Random: Any drink with cucumber in it reminds me of summer.

The beer poured with a half finger of white head that dissipated instantly. The body was murky and yellow with moderate carbonation visible. The nose was filed with cucumber and lemon lime soda. I wish it had some mint to it. The taste was also filled with cucumber and lemon juice. It quickly went into lemon lime soda and then had a touch of mint. It needed some more mint. There was some wheat as well. The body was light and watery with low carbonation that needed to be increased dramatically. It had an instant finish with lemon lime soda. A bottle of this was $1.58, which came to $.13 per ounce. I thought this beer was okay, but just a bit too watery and needed some more flavor.

Untappd Rating: 3.5/5.0

Goose Island Green Line

I know some bloggers would avoid tonight’s selection since Goose Island was bought out by AB InBev a few years back. I try not to let that affect my reviewing, although I am not a huge fan of breweries getting bought out by huge macrobreweries. At least the buyout increased their distribution?


ABV: 5%

Style: American Pale Ale

Trivia: According to the brewery website, “Green Line Pale Ale is a honey-colored, immensely sessionable American pale ale with a pronounced, bright, American hop aroma and citrus flavor. Notes of biscuit and lightly toasted malt create the backbone for Green Line’s pleasant, crisp bitterness.”

Random: This beer uses Millenium, Mt Hood and Zythos hops.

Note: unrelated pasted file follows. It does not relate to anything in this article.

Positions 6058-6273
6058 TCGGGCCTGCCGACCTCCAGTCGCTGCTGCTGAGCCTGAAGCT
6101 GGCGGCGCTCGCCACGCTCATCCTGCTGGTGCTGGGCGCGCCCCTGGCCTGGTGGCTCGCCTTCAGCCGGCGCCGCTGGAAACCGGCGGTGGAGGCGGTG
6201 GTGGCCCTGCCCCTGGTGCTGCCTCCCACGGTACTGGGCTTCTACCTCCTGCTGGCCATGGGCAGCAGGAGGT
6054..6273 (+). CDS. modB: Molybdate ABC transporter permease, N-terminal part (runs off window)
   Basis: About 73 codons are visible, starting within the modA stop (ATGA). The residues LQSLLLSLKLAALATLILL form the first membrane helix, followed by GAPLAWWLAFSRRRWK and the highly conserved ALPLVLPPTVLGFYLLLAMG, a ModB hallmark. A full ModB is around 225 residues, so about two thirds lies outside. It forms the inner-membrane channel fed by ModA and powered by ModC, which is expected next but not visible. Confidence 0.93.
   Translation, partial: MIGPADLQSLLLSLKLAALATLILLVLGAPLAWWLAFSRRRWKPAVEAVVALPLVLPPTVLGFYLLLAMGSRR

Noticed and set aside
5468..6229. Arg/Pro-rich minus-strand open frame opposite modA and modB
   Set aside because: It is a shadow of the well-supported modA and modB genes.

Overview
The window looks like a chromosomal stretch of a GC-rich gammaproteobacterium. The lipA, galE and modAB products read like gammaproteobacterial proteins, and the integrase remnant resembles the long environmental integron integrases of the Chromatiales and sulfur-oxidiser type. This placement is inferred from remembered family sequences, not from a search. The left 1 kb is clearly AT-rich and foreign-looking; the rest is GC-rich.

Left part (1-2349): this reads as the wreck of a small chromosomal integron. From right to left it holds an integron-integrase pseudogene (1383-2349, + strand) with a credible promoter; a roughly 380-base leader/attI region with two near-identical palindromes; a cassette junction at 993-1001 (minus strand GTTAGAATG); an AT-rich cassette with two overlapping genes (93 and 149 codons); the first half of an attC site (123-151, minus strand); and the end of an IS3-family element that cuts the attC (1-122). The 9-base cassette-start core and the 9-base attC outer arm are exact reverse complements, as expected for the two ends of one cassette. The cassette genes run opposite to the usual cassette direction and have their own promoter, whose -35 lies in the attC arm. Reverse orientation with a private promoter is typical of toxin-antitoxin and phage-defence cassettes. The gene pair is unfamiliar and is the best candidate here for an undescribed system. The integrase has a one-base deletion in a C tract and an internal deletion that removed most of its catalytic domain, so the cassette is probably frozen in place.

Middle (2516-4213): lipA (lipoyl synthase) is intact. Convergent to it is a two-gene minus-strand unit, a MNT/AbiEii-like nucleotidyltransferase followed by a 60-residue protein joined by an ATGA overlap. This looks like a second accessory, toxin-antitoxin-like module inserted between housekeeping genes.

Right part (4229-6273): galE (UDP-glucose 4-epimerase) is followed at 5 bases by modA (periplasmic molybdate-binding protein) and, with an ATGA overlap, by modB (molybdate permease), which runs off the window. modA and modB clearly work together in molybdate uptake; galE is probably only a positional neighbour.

This beer poured with half a finger of white head that dissipated quickly. It left no lacing on the glass, but did leave a small crown on top of the clear, straw yellow body. There was a lot of carbonation visible. The nose was clean almost pilsner-like malt and a mineral water quality as well. I didn’t get a huge amount of hops. The taste was much more towards malty than hoppy, more like an English Pale Ale. It had a big, clean, toasted malt note with cracker. It had the same mineral water note with a stone-like note as well. There was some sweetness at the end of the sip, I assume from the wildflower honey that is used. The hops were present, but minimal. They came through like a fresh-cut grass note. It had a thin body with high carbonation. The finish was long with the toasted grain and mineral water note. This beer was easy-drinking and I killed it with no problem, but it just came off as boring. The positive note was that this beer was priced well at $1.66 a bottle ($.14 per ounce).

Untappd Rating: 3.0/5.0

Goose Island Fulton Street Blend

This was the last beer that I had at Corner Foodery. I hadn’t heard of it until I saw it on the draft list, so I had no idea what to expect.


ABV: 5.5%

Style: American Blonde Ale

Trivia: According to the brewery website, “Goose Island is proud to introduce Fulton St. Blend, a coffee ale aged with House Blend beans from our neighbors at Intelligentsia. Named for the street in Chicago that we both call home, Fulton St. Blend is a golden ale infused with rich coffee flavor and aroma.”

Random: This uses Millenium hops and 2-row, Bon Munich and C-20 malts. It’s available year-round in six-packs and on draft.

This beer poured with half a finger of white head. It dissipated slowly and left some lacing on the shaker pint glass. The body was a clear, golden-yellow color with a lot of carbonation visible. The nose was very strong with lots of dark coffee. I know that I shouldn’t judge a beer by the color, but I didn’t expect this to smell almost exactly like an iced coffee. The taste was pleasant as well. I picked up a major dark roast coffee note. There was also an earthiness to it that complemented the coffee. There was a light sweetness at the end from light malts. It had a thicker body than I’m used to for the style and it had a lot of carbonation. It had a long finish with coffee. I liked this beer, as I’m a huge fan of coffee, my only complaint being that it was one-note with the coffee. I wish it had something else to balance it, which would have made it outstanding.